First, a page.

This Time, It’s (Too) Personal: Jackman-Atkinson

This Time, It’s (Too) Personal: Jackman-Atkinson

By Kate Jackman-Atkinson, Neepawa Banner & Press

Credit Card

NEEPAWA, Man. — While at times I do so begrudgingly, I am overall happy to participate in Statistics Canada’s surveys. Governments can only make decisions as good as the information they have, and the only way they get that data is if we give it to them.

We can’t complain that governments don’t know what’s actually going on in our communities or industries if we don’t tell them. However, I think Stats Can’s latest proposed initiative is a step too far.

Last week, Global News reported that Stats Can is asking financial institutions for Canadians’ transaction data. This week, the Prime Minister stood behind the initiative. The data would come from a sample of 500,000 Canadians and include transactions such as bill payments, cash withdrawals from ATMs, credit card payments, electronic money transfers and even account balances. The individuals wouldn’t be informed if their data was being used and it would be identifiable at the time of transmission, though once compiled, personal identifiers would be removed to then make the data anonymous.

The data would be gathered to help measure household spending and consumer trends, such as how much money Canadians spend outside the country. It would also be used to help compile information about residential occupation and addresses. The agency says a low response rate to surveys is driving this digital collection initiative.

Under the Statistics Act, the agency has the right to force financial institutions to provide this information, but it gives most Canadians a queasy feeling. People willingly share their names, their phone numbers, their addresses, what they’ve eaten, even their ages, but information relating to our health and finances are considered the most private. It’s what we are least willing to share.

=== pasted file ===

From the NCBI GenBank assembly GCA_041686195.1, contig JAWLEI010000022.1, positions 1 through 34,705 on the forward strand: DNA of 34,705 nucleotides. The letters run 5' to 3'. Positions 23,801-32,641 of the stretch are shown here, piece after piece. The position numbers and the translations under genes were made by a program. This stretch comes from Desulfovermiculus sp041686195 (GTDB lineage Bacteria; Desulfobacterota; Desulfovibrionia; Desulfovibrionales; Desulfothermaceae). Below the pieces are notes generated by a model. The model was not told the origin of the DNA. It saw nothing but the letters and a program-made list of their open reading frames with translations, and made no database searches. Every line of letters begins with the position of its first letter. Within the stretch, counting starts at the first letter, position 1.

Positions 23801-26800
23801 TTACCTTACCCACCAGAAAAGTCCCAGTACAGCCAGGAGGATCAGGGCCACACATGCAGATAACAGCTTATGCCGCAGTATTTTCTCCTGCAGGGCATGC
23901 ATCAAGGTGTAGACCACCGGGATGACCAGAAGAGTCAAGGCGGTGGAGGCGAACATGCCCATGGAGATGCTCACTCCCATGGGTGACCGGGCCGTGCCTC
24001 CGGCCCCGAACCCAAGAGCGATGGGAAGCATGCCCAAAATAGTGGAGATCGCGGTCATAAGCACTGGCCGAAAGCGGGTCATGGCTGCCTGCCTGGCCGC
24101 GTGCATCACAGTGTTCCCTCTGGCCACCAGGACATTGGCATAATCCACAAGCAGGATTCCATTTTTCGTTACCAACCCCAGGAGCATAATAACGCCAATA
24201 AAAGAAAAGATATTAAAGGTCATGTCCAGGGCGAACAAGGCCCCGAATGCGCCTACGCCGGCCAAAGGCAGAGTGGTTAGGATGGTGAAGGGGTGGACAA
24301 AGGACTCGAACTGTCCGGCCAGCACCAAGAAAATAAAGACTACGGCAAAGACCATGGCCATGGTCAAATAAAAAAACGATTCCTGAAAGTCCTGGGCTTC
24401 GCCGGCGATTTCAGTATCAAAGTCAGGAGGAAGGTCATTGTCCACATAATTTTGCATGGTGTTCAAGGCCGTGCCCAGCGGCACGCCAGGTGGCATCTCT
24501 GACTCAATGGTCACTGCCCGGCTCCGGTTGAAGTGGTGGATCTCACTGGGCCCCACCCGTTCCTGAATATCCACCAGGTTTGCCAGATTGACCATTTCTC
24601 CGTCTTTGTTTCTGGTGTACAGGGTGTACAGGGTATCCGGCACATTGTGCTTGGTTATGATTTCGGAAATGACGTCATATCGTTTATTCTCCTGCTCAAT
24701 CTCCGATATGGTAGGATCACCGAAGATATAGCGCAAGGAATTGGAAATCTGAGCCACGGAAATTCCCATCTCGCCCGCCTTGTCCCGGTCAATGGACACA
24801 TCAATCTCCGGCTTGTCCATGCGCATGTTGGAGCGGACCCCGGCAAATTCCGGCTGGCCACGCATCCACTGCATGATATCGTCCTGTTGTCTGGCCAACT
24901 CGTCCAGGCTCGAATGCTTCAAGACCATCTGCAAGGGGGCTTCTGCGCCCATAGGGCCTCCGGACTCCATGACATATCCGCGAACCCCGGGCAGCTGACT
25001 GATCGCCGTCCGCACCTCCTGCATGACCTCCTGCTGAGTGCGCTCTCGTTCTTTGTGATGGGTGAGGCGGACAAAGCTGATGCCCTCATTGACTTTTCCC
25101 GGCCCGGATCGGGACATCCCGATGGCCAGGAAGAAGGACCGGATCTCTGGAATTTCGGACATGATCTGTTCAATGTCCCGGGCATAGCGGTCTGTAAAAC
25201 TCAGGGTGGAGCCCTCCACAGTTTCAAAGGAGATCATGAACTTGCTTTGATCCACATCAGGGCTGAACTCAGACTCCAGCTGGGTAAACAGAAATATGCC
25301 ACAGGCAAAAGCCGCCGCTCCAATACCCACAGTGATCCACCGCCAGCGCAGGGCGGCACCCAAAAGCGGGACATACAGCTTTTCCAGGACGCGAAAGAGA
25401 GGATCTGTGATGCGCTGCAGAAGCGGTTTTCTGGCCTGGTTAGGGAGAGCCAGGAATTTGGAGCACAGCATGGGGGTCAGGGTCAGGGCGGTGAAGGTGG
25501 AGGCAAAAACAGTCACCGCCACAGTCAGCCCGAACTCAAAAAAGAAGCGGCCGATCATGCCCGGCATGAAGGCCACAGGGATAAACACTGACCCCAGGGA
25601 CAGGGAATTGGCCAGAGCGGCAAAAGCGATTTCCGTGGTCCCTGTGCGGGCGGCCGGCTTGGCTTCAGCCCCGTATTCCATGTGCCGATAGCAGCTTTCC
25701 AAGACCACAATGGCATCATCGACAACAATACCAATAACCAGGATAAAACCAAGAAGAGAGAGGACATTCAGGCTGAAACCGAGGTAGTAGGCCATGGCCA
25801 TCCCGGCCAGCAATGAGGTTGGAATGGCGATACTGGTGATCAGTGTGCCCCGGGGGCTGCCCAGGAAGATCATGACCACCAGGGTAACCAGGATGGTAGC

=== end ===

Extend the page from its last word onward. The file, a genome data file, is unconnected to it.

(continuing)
The problem is that while in theory only one in 20 Canadians would have their data included, a new group would be selected each year. This would ultimately result in a very large database showing a fairly complete picture of Canadians’ financial data.

The Office of the Privacy Commissioner has recommended that Stats Can limit the collection of administrative data and collect information that has been de-identified prior to transmission. Stats Can says the data would be protected, it will be transmitted via a secure file transfer protocol and stored on a unique, protected server.

With our lives becoming increasingly digital, I still feel like this is a line I don’t want to see crossed. I think that at the heart of it is the fact that I don’t entirely trust the government to keep my personal data safe. I trust that my bank will keep my data safe, because it would be irreparably bad for business if they didn’t. The government doesn’t have that incentive.

In June of this year, government documents showed that at the CRA, the government agency that deals exclusively with Canadians’ financial data, over 80,000 individuals’ confidential information may have been accessed without authorization in the previous 21 months. In fact, it was the department with the most privacy breaches.

Stats Can isn’t immune to breaches either. Earlier this year, CBC News reported on 20 incidents where Canadians’ privacy was breached. Hundreds of Canadians were impacted in the breaches, which included confidential documents being left on a subway and the loss of close to 600 long-form census forms that were in a Stats Can employee’s car when it was stolen.

I don’t have a problem with Stats Can knowing how Canadians are spending their money, in fact, I think this is valuable information. I just don’t understand why they need to know how I spend my money. Knowing the name, address and social insurance number of the person making the payments doesn’t add any crucial information to the data about Canadians’ spending habits. I’m all for sharing, but in this case, it’s too personal.

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